Repeat Performance

Quality of Hire

Measuring quality of hire is a challenge, but these three strategies will help HR land top candidates time and again.

By Debbie Bolla

And now’s the time: According to Randstad Sourceright’s 2018 Talent Trends survey, 72 percent of respondents say that employers’ expectations of talent continues to grow.

“Organizations that measure quality over time can make improvements to their recruitment and onboarding processes and candidate engagement strategies to ensure they are not only recruiting the candidates who have demonstrated the past success behaviors, but also reducing time to hire and increasing the efficiency of the recruitment process,” says Darren Findley, president of recruitment solutions for Engage2Excel.

Where should HR start? Quality will be defined differently by every organization, depending on objectives and goals. “Pinpointing the characteristics and competencies that define what quality means will help an organization implement a talent management strategy that measures an employee’s work based on clear objectives and expectations, and then identify candidates that fit this winning model,” says Rebecca Henderson, CEO of Randstad Sourceright.

Once quality is determined, there are three approaches that organizations can consider:

1. Focus on a metrics formula. There are several metrics that organizations are likely already using as part of their measurement strategy that they can leverage to calculate quality of hire. Amie Hibbins, strategy and delivery director for LevelUp, suggests looking at data around:

  • retention;
  • time to fill;
  • hiring satisfaction;
  • time to productivity;
  • job performance;
  • employee engagement; and
  • cultural fit.

By zeroing in on scores around these metrics, organizations can develop a formula to define and create benchmarks for quality measures. Findley says turnover is another factor to consider. It can help pinpoint holes in the talent acquisition process, especially if early attrition rates are high. Organizations can look at the workers who are leaving with a short tenure and review different qualities and processes—including candidate qualifications, testing and assessments, and onboarding—to determine the missing link.

2. Benchmark top performers. Benchmarking the abilities and achievements of top performers can also provide insight. “Benchmarking can allow organizations to identify common attributes of its top performers that can be used to refine the talent acquisition process,” says Beth Roekle, president of North America for Advantage xPO. “Some of these attributes might include education level, amount of previous experience, previous employers, and assessment results. This allows organizations to execute a cycle of continuous improvement.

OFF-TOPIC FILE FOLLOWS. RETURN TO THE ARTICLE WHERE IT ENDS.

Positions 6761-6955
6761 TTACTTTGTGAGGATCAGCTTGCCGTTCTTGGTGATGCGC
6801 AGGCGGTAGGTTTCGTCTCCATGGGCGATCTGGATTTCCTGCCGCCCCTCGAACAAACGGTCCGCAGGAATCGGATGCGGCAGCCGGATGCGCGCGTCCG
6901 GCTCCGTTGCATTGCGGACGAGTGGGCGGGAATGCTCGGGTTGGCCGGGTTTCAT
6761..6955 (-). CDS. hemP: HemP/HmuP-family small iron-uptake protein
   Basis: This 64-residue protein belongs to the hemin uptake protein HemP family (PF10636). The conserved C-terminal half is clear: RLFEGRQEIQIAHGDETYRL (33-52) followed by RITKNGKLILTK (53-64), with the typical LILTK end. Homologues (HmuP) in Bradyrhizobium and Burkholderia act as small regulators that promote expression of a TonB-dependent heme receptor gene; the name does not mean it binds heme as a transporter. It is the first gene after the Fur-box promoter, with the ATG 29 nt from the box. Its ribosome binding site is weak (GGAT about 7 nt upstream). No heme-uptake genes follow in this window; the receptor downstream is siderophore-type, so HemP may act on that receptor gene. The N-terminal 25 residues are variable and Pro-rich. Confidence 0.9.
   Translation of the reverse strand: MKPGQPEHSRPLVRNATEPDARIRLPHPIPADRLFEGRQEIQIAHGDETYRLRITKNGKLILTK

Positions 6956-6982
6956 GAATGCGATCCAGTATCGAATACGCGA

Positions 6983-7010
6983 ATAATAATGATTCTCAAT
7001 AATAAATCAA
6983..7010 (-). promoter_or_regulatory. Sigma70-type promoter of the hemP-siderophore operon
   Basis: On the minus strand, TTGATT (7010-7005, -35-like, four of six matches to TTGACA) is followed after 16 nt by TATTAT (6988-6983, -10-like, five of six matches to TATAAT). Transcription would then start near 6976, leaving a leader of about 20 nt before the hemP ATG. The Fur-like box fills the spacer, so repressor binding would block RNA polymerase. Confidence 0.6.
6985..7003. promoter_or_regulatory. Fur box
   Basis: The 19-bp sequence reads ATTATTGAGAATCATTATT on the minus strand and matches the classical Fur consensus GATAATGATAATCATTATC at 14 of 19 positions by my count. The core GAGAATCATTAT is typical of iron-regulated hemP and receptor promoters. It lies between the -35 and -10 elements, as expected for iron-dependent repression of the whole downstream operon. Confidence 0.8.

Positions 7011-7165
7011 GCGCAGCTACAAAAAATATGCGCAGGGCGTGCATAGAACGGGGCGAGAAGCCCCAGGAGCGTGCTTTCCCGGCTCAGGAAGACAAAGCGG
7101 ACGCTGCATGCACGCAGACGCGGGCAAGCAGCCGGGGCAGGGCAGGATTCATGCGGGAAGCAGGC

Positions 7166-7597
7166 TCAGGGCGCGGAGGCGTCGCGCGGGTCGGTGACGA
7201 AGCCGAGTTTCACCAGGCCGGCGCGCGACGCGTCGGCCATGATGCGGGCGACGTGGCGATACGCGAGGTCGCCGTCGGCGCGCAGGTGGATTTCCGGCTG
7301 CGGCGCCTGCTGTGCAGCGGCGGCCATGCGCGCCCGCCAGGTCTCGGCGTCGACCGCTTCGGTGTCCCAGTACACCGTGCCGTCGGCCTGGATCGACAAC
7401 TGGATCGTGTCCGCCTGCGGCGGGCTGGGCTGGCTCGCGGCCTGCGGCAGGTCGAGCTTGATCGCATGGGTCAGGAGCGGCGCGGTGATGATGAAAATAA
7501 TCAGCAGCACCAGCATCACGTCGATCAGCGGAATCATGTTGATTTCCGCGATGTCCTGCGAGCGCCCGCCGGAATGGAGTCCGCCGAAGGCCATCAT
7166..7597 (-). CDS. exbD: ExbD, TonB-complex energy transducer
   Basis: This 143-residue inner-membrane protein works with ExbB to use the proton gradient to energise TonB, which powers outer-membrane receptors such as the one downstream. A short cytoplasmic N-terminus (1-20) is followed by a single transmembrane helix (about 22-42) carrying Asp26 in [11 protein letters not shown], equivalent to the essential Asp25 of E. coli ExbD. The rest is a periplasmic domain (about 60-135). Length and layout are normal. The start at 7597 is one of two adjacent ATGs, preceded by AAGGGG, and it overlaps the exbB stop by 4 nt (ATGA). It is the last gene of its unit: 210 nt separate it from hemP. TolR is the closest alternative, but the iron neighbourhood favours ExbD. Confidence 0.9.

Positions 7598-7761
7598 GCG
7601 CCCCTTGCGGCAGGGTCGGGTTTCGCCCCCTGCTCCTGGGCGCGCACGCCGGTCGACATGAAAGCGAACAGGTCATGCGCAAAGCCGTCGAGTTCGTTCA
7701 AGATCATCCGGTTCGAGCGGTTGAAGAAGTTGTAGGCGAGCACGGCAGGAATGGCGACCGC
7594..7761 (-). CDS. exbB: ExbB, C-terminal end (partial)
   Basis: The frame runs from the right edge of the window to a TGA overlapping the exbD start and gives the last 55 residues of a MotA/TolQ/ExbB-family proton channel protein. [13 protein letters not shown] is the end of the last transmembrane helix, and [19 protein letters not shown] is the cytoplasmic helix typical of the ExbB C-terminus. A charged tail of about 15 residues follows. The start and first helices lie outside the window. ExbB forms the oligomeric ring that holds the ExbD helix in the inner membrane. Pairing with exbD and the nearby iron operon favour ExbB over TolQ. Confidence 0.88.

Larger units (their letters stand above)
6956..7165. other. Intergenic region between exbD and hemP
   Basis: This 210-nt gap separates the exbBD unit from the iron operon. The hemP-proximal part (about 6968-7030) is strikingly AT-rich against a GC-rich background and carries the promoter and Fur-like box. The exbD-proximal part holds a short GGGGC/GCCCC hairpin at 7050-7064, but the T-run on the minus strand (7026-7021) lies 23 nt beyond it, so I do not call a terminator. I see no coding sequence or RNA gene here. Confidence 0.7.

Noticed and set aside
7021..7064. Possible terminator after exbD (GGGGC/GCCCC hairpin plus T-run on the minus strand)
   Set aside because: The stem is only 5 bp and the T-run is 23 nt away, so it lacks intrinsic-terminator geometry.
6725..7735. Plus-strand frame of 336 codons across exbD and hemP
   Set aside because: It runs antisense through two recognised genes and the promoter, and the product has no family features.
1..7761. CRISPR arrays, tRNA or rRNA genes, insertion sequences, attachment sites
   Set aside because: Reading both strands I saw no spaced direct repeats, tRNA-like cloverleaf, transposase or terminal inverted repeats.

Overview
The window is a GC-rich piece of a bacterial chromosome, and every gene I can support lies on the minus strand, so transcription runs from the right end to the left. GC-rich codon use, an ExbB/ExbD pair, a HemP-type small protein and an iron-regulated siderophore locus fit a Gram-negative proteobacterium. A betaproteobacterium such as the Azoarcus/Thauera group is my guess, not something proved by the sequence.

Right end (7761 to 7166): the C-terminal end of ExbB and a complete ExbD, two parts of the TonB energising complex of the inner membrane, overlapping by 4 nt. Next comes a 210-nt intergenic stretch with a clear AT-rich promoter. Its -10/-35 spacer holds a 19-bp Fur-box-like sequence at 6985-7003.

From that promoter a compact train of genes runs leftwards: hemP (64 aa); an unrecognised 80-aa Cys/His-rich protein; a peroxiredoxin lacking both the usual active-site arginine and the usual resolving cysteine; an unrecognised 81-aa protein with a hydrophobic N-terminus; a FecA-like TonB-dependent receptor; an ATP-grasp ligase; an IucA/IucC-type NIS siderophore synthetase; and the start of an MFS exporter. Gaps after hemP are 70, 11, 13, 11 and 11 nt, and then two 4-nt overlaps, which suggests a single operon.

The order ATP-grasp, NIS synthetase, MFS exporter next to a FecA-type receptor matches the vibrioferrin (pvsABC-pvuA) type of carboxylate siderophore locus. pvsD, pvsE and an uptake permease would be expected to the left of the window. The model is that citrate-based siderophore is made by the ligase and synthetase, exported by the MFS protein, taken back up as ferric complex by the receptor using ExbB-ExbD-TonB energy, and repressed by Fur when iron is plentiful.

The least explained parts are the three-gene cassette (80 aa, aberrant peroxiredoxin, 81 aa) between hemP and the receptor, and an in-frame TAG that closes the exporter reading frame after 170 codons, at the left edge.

Once commonalities among top performers are identified and analyzed, organizations can use this data as a foundation for its selection process. “It is important that once a data-driven talent acquisition process is implemented, there is an organizational commitment to continuous refinement of the selection process,” says Roekle. “By harnessing performance data, the talent acquisition team will be able to identify key attributes that are common among high performers and refine the recruitment process to better identify those people who will have a higher probability of success within your organization.”

Findley agrees. “By utilizing top performer studies and understanding successful behaviors of existing employees, organizations can seek out, engage, and select new hires who demonstrate those behaviors,” he says.

3. Make the recruitment connection. Organizations can also benefit by connecting the new hires that are performing well to the recruitment strategies that were used to attract them. John Corso, engagement director for LevelUP, says there is much value in understanding the effect of sourcing, interviewing, and assessment processes on hiring quality. He recommends that HR teams first identify where high performers are sourced, whether is be LinkedIn, career fairs, or employee referrals. Then, they can take a look at the interview process and evaluate what types of assessments and tests were used, as well as the leaders candidates met with. And understanding if job requirements were accurately aligned to the eventual hire can make all the difference in the long run.

“Tracking this information over time would allow companies to experiment with various aspects of the recruiting process until the most successful hiring method was achieved,” he says.

One characteristic organizations tend to overlook during the hiring process is passion—and personal passion often translates into professional drive. “Learn to measure passion as it is the number one competency,” says Neil Carfagna, engagement director of LevelUp. “Ask open ended and behavioral questions focused on courage, giving, growth goals, hobbies, and interests. Those who express passion for the role among other aspects of their life separate themselves from the competition.”

Taking these steps can help organizations achieve a better understanding of the factors that make up the quality of their workforce, which will pay off tenfold. “High-quality hires produce a competitive advantage for organizations due to their high potential for success, record of performance, and overall productivity, so measuring and tracking quality of hires is extremely important for organizations to consider in order to excel in today’s competitive environment,” says Henderson.

Posted April 19, 2018 in Talent Acquisition

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